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The Screaming Barfies – Debunked

Your friend is keeled over, hands outstretched, and screaming at his/her open palms.

Grab the Holy Water, shit is about to get real!!

So what is this mystical phenomena?

When blood flow to the hands is interrupted, the resulting nonfunctional nerves create the sensation of numbness. The subsequent pain is associated with reperfusion (return of blood flow) to the hands and nerves. Upon reoxygenation of these nerves, pain signals are transmitted to the central nervous system. In other words, when the blood returns, it re-awakens the nerve endings, and hurts like mad.

How to avoid this?

The onset of ‘The Screaming Barfies’ luckily is not instaneous and can often be mitigated fairly quickly and effectively when following a few steps.

  • Try to avoid the kungfu grip on your axes, which is massively limiting the blood supply to your hands.
  • At the first onset of numbness, shake it out and take up to 15 seconds per hand.
  • Change gloves if you get the chance. Make sure to always bring an extra pair of semi-thick gloves (I keep mine zipped in my jacket) so you can change gloves if all else fails.
  • If all else fails, climb until the next belay and make sure your friends are not around so you can cry in solitude.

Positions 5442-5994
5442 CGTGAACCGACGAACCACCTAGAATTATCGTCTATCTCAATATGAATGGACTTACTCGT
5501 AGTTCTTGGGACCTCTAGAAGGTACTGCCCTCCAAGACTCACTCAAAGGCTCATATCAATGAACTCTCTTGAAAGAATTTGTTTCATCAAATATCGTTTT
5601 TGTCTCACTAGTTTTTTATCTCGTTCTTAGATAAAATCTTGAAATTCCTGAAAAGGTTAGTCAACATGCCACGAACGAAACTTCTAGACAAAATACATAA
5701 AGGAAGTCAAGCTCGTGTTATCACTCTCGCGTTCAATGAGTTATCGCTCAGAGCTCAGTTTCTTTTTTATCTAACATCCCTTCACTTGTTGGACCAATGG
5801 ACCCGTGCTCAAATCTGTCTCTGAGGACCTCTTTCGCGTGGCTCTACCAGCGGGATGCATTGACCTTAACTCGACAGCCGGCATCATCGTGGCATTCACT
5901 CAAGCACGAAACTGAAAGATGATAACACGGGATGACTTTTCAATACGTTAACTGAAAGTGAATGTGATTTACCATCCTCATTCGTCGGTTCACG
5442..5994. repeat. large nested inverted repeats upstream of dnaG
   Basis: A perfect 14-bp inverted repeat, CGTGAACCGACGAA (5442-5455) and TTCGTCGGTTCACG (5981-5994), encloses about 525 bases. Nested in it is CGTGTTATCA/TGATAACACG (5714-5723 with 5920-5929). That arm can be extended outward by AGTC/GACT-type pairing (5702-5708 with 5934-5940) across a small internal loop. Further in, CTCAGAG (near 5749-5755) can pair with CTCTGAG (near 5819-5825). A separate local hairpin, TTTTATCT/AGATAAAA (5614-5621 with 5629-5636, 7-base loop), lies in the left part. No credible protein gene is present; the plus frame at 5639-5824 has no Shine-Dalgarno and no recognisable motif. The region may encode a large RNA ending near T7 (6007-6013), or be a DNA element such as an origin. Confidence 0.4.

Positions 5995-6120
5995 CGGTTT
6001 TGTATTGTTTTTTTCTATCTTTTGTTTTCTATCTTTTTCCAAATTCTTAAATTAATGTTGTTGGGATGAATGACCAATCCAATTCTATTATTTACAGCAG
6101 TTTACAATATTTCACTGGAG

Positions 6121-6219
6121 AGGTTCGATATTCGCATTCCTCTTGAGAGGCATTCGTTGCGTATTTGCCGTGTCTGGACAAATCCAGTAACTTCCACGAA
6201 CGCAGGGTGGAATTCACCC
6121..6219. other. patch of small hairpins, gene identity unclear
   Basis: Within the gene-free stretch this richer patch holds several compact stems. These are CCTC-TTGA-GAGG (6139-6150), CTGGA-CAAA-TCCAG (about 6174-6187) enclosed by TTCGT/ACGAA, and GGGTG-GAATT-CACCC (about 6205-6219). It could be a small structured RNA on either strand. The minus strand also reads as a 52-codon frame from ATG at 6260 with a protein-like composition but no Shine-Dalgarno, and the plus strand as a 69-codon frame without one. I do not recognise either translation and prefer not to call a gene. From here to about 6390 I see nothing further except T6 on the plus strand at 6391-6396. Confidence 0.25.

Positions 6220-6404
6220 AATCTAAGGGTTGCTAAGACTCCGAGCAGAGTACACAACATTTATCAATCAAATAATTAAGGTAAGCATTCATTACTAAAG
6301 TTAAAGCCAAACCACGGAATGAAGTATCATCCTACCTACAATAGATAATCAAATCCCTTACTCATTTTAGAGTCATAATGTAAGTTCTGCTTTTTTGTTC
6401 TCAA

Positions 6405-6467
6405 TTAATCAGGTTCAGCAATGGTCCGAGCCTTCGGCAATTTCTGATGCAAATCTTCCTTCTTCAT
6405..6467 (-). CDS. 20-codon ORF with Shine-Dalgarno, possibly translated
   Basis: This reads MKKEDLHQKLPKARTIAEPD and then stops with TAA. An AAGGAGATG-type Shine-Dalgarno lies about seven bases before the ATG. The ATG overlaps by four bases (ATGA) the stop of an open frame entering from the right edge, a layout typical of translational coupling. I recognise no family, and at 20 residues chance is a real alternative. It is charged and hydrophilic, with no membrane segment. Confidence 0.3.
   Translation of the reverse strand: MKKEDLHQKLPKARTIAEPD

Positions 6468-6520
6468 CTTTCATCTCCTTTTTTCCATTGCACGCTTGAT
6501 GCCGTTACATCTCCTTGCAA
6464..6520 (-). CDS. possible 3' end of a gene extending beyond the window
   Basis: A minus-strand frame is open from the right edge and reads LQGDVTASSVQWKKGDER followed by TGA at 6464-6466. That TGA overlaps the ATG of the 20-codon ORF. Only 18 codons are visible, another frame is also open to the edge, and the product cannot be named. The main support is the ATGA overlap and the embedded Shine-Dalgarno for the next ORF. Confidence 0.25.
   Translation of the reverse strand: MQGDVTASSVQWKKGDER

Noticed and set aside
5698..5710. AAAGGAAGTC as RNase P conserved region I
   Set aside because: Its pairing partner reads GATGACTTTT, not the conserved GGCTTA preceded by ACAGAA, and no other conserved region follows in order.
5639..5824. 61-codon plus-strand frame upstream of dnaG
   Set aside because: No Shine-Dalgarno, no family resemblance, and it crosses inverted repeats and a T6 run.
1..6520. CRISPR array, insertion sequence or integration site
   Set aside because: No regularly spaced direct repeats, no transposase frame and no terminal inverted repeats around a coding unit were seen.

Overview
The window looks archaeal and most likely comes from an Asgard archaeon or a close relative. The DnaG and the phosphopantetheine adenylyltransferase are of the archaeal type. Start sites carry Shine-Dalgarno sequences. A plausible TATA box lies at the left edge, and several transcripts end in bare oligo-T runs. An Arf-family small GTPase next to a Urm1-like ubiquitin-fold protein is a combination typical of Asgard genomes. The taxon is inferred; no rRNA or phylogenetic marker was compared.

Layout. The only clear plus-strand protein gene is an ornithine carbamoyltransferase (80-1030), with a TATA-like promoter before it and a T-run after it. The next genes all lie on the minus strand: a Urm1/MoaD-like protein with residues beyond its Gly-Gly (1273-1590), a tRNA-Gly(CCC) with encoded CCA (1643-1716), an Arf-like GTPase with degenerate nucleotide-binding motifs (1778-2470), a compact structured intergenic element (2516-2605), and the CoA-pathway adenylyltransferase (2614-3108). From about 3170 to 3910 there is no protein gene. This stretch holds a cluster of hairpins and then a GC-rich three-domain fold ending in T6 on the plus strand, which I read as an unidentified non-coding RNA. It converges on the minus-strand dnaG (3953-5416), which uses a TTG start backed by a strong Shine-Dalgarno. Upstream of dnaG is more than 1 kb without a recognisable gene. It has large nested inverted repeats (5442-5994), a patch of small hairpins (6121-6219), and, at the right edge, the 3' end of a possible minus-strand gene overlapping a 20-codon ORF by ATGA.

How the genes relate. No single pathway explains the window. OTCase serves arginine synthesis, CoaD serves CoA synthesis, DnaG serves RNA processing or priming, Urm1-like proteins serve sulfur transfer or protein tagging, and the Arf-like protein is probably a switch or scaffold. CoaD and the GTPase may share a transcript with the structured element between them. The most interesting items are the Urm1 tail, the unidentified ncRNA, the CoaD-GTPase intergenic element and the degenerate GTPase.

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Snow Travel and Lowering

Some of the takeaways from our training included:

  • Review video for lowering scenario, assist and rescue at this link.
  • Watch the videos on focal point knotsrope-work (including muling the munter), and a video on the 3 wrap prussic.
  • Make sure to choose an appropriate location to set up the 2-point anchor in regards to keeping a possible rescue in mind. Stay at least 2-3 meters from the edge.
  • One of the easiest strategies for rescuing a person is muling the munter, since it allows you to be hands free while the rescue setup occurs. More advanced strategies like blocking the munter with a carabiner, using a RollnLock, or any other scenario should be secondary to the standard mule.
  • In regards to snow travel – Make sure to bring a probe and do your best travel along the high point of ridges (when on the plateau of Soloheimajokull).
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Prucell Prussic System (Personal Anchor)

The Personal Anchor or “Personal Wanker” as a friend in the Icelandic guiding industry used to say.

The personal anchor can be a very beneficial tool in that it allows you to both secure yourself to an anchor point (bolt or screw) or use it to extend your ATC.

The Prucell Prussic is highly regarded tool due to the fact that it’s adjustable. It takes advantage of the standard 3-wrap prussic we all know so and becomes adjustable by making it on a length length of cordelette.

These are also great lobster claws for clients should you decide to throw down a fixed line.

Here is a simple illustration from the book “Technical Rescue Riggers Guide” by Rick Lipke.

Buy this book with has a massive amount of useful info beyond the Prucell Prussic System it at this link. Its also available for purchase at the Reykjavik Search and Rescue headquarters.

*One must always make sure to have a personal anchor at least 7mm in diameter…and make sure to never let go, or this may happen.